A Month of Kurosawa: Ikiru (1952)

To celebrate the upcoming release of my book, Akira Kurosawa: A Viewer’s Guide, due out Dec. 15 from Rowman & Littlefield — preorder here! — I’ll be doing capsule reviews all month covering every single Kurosawa film and posting (very) brief excerpts. These will be short impressions and recommendations, nothing more. For a full, detailed analysis of each, grab the book!

Ikiru (1952)

If there is a film that made me want to write Akira Kurosawa: A Viewer’s Guide, it might be Ikiru. When I first saw the movie about 15 years ago, it was damn near a life-changing experience. It’s also the reason why Takashi Shimura is my favorite of Kurosawa’s regular players — yes, even above the beloved Toshiro Mifune.

Ikiru, roughly translating to “to live,” tells the story of Kanji Watanabe, a lonely government worker who discovers he has just a few months before he succumbs to stomach cancer. Having previously allowed the last 30 years of his life to slip through his fingers, he tries to give meaning to his final days, searching for his reason for existing even as his family and colleagues grow more distant from him.

Ikiru is bold, affecting, sad, and joyous. It takes liberties with chronology, jumping around in time to great effect. It pulls a similar trick as Alfred Hitchcock’s Psycho, but nearly a decade before that landmark film. (I won’t spoil what that trick is.) Shimura’s performance is so quiet, so slow, so understated, it’s astonishing that it’s as moving as it is. And the message sent by the film is a delicate balancing act between hopefulness and nihilism, one that will leave you questioning your own place in the world.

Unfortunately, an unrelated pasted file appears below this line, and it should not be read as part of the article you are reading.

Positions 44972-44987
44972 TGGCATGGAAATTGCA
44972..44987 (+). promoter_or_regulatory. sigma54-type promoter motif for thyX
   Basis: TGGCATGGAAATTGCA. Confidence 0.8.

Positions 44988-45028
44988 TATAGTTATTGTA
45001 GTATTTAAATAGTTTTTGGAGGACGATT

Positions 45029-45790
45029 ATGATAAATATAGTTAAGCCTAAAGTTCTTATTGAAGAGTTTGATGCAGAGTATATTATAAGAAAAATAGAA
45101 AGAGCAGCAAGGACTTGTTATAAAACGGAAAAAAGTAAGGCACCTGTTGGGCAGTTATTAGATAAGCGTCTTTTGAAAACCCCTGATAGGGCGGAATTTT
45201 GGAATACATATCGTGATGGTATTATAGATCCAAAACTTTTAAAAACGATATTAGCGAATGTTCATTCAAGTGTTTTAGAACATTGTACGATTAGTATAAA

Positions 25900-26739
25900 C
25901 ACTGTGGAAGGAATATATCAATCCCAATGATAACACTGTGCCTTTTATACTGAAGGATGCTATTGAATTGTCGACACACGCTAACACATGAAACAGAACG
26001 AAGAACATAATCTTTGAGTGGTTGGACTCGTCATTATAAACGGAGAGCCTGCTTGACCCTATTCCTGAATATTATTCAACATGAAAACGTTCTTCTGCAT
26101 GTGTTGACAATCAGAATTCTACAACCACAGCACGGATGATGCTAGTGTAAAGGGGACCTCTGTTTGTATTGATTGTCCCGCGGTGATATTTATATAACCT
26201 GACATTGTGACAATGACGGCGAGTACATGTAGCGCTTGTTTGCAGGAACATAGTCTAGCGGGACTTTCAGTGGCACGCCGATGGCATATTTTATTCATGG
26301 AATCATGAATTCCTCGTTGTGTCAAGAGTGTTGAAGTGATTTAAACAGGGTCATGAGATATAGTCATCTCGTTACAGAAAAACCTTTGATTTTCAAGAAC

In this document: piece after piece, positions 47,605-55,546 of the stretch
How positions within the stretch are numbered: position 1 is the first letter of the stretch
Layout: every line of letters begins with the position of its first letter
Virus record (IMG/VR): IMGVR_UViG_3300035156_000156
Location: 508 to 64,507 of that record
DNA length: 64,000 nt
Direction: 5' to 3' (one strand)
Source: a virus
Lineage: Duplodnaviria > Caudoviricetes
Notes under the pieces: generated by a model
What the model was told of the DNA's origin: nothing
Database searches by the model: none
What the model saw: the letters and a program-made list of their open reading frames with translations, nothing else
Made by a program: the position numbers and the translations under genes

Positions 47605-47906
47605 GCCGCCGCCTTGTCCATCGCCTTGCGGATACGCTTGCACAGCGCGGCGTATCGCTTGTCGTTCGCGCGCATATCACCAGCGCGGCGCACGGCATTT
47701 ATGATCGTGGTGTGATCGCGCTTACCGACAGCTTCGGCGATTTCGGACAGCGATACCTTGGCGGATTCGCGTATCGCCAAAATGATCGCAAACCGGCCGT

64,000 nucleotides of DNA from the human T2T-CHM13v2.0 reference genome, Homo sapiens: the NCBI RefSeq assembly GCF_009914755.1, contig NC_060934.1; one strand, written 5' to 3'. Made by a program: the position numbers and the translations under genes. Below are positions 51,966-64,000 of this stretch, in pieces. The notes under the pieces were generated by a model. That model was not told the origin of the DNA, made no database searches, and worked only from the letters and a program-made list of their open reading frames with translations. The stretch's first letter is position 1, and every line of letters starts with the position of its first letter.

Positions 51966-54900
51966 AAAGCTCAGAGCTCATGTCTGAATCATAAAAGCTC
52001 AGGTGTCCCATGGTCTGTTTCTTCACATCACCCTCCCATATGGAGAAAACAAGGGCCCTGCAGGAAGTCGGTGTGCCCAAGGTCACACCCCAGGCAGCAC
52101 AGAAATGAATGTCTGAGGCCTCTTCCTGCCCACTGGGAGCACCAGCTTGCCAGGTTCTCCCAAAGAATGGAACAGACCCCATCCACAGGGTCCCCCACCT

This chapter is the longest in the book, and for good reason: there is a lot to unpack here. It’s as thematically rich as any film in Kurosawa’s career, a dense tapestry of ideas and emotions that somehow also manages to be simple, direct, and accessible. Roger Ebert called Ikiru “one of the few movies that might actually be able to inspire someone to lead his or her life a little differently ” for good reason.

From the book:

Ikiru simultaneously prompts us to consider what gives our lives value and purpose, suggests these efforts are ultimately wasted, but also finishes with a glimmer of hope that people really can change (as represented by Kimura). It’s another Kurosawa film about an individual finding his calling, and it’s perhaps his greatest.

There is so much to like here, if I attempted to outline it all I’d come across as if I’m gushing — and it would be well-deserved. I cannot recommend this movie enough. Forget about just pointing Kurosawa fans to see this: Anyone who likes classic movies needs to see this. Anyone. This gets my highest recommendation. It’s essential viewing for anyone who appreciates great cinema.

Check out my upcoming book for a full analysis exploring this film’s ideas, themes, good points, and bad

You can get the movie in this excellent release from the Criterion Collection